Product on Review: Ryzen 7 1800X
MSRP: UK: 489, US: $499
Many years ago, desktop PCs had choice and diversity that split the enthusiast market into a rivalry that become one of the most important in contemporary technological history. By 2010, Intel and AMD were at a crux regarding their corporate relationship, engineers were poached, secrets leaked, fines were paid, and some heads rolled.
Despite a huge settlement in AMD's favour, Intel had bounced back from the awful Pentium D processors with the Core 2 series. AMD on the other hand had finally managed to acquire ATI and was in the midst of a full reshuffle. By the time the first Sandy Bridge CPU hand landed, AMD was (at least quietly) unsettled, and they had then begun to offer hex-core 'Thuban' Phenom II CPUs to remain competitive. This was over half a decade ago, and in the midst of selling off fabrication facilities to try and keep afloat, AMD were promising to bring to market an unknown new CPU architecture that ended up being part of a media storm of speculation and cryptic comments about how Intel should be worried. By the time the 'Bulldozer' based FX Series had landed, one could say it was akin to walking into a room where there are eight deep-fried whales.
AMD later made a few improvements in the 'Piledriver' CPUs and despite having relatively strong multi-threaded performance, their presence remained purely to undercut the middle market while Intel and their Tick-Tock development process left AMD eating dirt. It was at this point AMD announced that they would retire from the High-End Desktop Market and focus more on their APUs and SoCs.
This was, unfortunately, terrible for consumers due to Intel's stranglehold on the performance market. Desktop computer performance has somewhat stagnated despite headway made in storage bandwidth and graphics performance, so quad-core CPUs ended up dominating the mainstream for close to 10 years; meanwhile the 'Extreme' platform from Intel remains at a considerable premium.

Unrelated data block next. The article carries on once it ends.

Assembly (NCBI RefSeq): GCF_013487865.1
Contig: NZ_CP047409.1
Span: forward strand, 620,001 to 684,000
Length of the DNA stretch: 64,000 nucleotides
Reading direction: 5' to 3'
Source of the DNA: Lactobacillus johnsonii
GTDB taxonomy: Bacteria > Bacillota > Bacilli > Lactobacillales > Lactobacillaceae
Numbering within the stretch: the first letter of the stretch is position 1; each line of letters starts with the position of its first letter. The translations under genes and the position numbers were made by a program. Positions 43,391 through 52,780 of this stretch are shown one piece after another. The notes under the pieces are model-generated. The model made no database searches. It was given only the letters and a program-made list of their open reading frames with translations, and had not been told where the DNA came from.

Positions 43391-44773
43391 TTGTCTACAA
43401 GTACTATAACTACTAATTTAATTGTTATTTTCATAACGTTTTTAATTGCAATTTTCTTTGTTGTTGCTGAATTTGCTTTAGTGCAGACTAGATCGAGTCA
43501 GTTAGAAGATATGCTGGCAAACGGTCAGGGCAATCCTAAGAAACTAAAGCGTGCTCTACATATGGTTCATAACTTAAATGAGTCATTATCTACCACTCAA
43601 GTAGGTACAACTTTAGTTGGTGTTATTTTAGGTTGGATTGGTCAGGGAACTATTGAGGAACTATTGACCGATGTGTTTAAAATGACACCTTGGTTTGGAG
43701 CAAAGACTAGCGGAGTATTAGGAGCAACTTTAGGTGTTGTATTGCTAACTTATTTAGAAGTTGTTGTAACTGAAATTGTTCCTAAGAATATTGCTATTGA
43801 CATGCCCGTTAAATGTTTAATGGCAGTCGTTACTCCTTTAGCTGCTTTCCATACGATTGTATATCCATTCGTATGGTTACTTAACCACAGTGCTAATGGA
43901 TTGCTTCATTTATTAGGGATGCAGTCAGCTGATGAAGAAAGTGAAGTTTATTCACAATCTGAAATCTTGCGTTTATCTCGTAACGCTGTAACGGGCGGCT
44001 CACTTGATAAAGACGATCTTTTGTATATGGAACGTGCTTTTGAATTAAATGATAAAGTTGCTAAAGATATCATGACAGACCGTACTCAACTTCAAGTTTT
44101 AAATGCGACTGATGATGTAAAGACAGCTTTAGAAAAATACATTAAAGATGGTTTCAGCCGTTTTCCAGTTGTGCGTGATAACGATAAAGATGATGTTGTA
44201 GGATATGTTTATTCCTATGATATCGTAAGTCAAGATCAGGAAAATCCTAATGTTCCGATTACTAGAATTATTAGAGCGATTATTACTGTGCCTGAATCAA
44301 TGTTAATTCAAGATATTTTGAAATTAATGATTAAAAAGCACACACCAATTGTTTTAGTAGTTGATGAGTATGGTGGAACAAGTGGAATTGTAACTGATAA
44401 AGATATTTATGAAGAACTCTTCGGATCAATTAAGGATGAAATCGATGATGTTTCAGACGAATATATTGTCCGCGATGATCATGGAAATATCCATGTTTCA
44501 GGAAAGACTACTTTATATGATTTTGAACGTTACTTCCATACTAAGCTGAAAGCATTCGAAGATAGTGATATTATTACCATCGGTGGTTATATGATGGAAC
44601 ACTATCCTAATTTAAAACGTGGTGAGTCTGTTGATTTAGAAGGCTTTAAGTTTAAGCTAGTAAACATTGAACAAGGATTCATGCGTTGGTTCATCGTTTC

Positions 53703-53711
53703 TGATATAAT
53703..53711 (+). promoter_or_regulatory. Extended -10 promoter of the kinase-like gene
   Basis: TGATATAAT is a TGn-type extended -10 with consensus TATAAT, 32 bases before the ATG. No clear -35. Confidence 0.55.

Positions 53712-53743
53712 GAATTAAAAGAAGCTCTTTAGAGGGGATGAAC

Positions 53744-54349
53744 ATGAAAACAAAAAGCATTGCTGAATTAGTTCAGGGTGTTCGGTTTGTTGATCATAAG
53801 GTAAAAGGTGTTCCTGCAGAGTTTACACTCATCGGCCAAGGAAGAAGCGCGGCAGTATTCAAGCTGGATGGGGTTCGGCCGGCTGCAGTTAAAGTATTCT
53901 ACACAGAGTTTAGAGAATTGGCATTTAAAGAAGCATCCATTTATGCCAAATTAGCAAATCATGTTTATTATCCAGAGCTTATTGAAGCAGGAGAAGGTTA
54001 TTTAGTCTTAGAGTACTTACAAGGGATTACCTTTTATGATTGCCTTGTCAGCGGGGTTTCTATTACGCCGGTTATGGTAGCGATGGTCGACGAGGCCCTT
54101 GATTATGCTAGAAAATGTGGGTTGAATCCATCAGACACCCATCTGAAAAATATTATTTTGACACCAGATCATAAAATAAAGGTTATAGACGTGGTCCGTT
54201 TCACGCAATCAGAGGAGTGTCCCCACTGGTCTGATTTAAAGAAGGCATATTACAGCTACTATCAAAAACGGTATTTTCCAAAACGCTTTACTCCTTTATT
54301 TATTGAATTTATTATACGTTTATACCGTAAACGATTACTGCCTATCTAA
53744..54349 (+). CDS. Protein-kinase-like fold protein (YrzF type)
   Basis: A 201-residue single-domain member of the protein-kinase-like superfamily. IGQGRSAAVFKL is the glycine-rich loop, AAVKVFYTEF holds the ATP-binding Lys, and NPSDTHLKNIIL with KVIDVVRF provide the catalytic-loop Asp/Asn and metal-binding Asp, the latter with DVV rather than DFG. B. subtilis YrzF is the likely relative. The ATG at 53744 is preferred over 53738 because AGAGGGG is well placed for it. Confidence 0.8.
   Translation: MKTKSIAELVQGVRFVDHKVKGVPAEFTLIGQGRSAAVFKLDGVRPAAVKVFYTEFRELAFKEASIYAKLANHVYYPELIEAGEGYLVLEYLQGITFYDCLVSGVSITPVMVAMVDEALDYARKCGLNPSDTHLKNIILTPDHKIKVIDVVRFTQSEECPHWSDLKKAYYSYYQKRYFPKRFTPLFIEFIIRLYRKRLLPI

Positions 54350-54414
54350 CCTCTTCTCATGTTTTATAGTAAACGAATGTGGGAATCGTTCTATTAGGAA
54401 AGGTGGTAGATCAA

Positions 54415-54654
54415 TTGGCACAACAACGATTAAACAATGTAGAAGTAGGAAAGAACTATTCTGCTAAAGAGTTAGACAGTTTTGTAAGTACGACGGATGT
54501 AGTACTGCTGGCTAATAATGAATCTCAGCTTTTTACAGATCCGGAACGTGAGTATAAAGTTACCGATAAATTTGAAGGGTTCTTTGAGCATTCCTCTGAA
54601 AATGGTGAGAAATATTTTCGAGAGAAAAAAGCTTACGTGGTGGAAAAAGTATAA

AMD needed a plan, and eventually word of the 'Zen' architecture started echoing around the internet. It became clear that AMD had wiped the slate clean to develop something new, a risky but necessary venture. After 4 years of development, and two million engineer hours, AMD were finally ready to announce 'Ryzen'.
There will be three markets, Ryzen 7 (Prosumer/enthusiast), Ryzen 5 (High Performance) and Ryzen 3 (mainstream). Today we take a look at the flagship 'Summit Ridge' CPU, the Ryzen 7 1800X. It features 4.8 Billion transistors based on Globalfoundaries' 14nm fabrication process using FinFET '3D' Transistor technology. There are 8 'real' cores (as opposed to modules) that features SMT (Simultaneous Multi-Threading) similar to Intel's Hyperthreading, providing a total of 16 threads of computing power. AMD claimed to have aimed to improve IPC (instructions per clock) by 40% over their previous CPUs, and latest news and press releases revealed that they have smashed that target. Now, we get to find out.